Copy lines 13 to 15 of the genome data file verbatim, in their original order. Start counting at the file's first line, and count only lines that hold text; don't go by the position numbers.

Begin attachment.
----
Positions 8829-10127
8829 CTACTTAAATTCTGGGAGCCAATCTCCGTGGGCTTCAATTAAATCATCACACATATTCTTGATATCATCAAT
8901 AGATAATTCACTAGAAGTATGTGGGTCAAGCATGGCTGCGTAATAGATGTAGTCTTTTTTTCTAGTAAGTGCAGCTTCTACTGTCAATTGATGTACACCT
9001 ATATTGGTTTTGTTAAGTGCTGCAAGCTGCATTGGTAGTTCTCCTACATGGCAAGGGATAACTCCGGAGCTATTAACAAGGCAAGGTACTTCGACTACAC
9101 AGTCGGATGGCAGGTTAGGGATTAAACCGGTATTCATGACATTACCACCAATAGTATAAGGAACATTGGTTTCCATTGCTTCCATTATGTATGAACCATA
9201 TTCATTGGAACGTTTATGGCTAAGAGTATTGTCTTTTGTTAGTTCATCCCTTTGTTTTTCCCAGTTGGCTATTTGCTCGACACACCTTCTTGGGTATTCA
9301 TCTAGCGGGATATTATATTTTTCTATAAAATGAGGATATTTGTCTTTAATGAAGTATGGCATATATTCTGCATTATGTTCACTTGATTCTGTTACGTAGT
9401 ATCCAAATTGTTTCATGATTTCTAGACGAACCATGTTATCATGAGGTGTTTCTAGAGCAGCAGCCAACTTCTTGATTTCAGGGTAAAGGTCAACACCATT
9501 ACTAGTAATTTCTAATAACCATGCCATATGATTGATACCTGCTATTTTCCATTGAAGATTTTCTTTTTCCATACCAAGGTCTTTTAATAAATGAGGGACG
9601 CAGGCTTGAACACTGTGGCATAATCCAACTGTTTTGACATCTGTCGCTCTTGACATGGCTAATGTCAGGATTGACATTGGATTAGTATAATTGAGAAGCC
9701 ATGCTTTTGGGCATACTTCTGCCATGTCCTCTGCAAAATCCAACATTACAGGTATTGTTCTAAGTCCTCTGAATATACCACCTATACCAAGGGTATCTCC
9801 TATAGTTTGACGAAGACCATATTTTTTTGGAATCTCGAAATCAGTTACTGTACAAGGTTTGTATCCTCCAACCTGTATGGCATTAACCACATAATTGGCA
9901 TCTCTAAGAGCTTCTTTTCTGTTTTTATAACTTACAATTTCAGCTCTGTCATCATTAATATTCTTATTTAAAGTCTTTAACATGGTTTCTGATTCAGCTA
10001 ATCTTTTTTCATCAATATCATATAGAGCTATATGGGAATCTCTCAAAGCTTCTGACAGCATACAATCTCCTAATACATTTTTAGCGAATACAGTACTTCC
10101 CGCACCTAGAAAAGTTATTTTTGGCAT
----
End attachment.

9901 TCTCTAAGAGCTTCTTTTCTGTTTTTATAACTTACAATTTCAGCTCTGTCATCATTAATATTCTTATTTAAAGTCTTTAACATGGTTTCTGATTCAGCTA
10001 ATCTTTTTTCATCAATATCATATAGAGCTATATGGGAATCTCTCAAAGCTTCTGACAGCATACAATCTCCTAATACATTTTTAGCGAATACAGTACTTCC
10101 CGCACCTAGAAAAGTTATTTTTGGCAT